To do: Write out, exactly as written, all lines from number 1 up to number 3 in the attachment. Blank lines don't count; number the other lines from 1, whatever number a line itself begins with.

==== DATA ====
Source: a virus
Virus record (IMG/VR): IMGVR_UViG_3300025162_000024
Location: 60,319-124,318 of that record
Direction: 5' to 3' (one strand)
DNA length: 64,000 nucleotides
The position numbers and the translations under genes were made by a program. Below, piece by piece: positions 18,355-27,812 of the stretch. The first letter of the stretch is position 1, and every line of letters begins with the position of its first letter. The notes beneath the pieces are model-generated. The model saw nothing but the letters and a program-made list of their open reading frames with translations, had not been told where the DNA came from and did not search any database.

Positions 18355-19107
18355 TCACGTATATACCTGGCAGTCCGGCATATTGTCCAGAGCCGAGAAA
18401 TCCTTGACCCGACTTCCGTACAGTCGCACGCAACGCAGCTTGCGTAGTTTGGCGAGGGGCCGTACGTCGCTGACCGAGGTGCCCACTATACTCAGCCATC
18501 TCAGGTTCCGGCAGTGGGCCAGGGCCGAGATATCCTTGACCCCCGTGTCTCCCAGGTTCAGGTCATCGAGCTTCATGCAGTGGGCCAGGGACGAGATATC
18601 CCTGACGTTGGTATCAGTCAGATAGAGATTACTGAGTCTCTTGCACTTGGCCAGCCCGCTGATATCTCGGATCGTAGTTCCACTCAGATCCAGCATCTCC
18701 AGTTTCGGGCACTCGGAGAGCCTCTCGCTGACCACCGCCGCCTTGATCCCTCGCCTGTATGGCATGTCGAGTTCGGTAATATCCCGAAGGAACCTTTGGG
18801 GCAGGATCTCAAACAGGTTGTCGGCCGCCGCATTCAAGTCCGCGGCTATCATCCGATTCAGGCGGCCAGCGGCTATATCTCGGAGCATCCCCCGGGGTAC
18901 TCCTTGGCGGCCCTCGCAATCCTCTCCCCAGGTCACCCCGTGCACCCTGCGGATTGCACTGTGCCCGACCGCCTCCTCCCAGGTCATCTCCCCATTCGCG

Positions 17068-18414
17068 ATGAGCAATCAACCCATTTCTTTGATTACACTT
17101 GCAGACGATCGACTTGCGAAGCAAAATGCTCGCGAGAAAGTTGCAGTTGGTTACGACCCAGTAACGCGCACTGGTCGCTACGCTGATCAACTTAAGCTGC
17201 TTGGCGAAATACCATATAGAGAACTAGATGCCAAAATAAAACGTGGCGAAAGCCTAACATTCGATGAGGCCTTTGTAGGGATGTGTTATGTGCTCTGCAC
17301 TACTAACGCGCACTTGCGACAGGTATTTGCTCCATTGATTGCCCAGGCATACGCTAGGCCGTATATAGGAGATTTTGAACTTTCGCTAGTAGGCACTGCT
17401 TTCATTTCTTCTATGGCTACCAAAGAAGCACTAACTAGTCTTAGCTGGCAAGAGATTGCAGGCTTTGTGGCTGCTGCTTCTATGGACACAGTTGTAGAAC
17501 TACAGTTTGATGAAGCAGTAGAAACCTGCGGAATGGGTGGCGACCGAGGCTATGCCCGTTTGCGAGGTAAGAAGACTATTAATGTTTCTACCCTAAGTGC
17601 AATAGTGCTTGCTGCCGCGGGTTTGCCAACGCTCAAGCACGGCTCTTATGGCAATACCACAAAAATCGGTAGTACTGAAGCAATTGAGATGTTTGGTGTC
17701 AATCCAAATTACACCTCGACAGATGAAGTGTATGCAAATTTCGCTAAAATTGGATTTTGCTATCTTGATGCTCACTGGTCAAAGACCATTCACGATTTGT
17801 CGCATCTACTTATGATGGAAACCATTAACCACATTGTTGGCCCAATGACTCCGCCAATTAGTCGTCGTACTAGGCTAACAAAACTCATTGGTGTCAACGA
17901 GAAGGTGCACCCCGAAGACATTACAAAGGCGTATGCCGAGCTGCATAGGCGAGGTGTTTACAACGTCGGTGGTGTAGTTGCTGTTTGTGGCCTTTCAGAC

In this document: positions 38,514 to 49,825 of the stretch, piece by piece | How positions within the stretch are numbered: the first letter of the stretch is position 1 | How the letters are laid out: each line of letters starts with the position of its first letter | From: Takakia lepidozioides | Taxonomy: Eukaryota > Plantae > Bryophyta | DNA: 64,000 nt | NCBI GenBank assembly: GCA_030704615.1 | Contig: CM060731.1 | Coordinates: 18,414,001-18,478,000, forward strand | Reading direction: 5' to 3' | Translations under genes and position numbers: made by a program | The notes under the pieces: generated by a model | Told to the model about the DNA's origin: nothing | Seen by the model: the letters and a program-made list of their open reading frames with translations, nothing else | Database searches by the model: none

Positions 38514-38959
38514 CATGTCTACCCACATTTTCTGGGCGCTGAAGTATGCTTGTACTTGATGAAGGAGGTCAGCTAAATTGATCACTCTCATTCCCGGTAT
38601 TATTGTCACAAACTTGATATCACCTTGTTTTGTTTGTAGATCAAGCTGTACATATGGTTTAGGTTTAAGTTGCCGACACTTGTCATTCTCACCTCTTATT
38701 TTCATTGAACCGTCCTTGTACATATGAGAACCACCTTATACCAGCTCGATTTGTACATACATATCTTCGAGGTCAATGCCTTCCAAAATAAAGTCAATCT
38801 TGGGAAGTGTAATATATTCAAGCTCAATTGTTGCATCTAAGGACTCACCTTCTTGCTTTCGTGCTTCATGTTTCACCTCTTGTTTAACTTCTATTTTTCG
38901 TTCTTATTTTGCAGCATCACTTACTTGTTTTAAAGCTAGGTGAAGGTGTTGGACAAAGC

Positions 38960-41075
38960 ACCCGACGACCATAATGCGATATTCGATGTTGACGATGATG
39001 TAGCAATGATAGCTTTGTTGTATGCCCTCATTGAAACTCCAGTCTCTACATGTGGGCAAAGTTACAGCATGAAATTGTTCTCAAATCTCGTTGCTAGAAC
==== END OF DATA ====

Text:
Source: a virus
Virus record (IMG/VR): IMGVR_UViG_3300025162_000024
Location: 60,319-124,318 of that record